• Wear appropriate footwear that offers good support and cushioning.


When to Seek Medical Help

If knee pain persists despite rest and home treatments, or if the pain interferes with daily activities, it’s advisable to consult a healthcare provider. Persistent pain could indicate a more serious condition that requires professional treatment.


Runner’s knee is a common issue among athletes, particularly those involved in running and jumping sports. By understanding the symptoms, causes, and treatment options, individuals can effectively manage the condition and prevent its recurrence. Maintaining muscle balance, proper knee alignment, and appropriate training routines are crucial for avoiding this painful condition.


Do you have more questions? 

What specific exercises help strengthen the muscles around the knee?

Exercises like straight-leg raises, wall sits, and step-ups can strengthen the quadriceps, hamstrings, and glutes, providing better support for the knee.

Can runner’s knee lead to more serious conditions if untreated?

Yes, prolonged misalignment and stress can lead to chronic pain and degeneration of the knee joint, potentially causing long-term damage.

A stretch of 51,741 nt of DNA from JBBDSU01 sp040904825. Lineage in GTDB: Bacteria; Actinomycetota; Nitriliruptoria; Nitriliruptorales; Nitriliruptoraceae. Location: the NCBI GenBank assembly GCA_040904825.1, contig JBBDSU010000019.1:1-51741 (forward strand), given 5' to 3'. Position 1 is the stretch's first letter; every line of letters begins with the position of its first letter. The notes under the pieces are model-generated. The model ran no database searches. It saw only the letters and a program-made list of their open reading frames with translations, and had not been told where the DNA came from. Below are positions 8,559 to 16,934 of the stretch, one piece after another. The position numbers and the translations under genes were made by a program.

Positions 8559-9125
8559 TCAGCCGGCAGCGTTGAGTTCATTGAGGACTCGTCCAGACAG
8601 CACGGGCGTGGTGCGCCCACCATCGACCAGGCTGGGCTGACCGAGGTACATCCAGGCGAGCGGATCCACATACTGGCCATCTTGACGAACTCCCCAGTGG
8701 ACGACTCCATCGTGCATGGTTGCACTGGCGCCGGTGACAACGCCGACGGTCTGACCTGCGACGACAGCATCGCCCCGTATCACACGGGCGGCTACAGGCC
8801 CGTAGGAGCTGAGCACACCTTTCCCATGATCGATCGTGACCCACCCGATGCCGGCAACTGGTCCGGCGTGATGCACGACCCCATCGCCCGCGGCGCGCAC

Are there specific stretches recommended for preventing runner’s knee?

Stretching the hamstrings, quadriceps, and calves regularly can help maintain flexibility and reduce tension around the knee.

How long does it typically take to recover from runner’s knee?

Recovery can vary but generally takes 4-6 weeks with proper treatment and rest, depending on the severity.

What are the signs that my running shoes are not suitable?

Signs include uneven wear patterns on the soles, lack of support or cushioning, and discomfort while running.

Can runner’s knee be completely cured?

With proper treatment and preventive measures, most people can fully recover from runner’s knee and return to their activities without pain.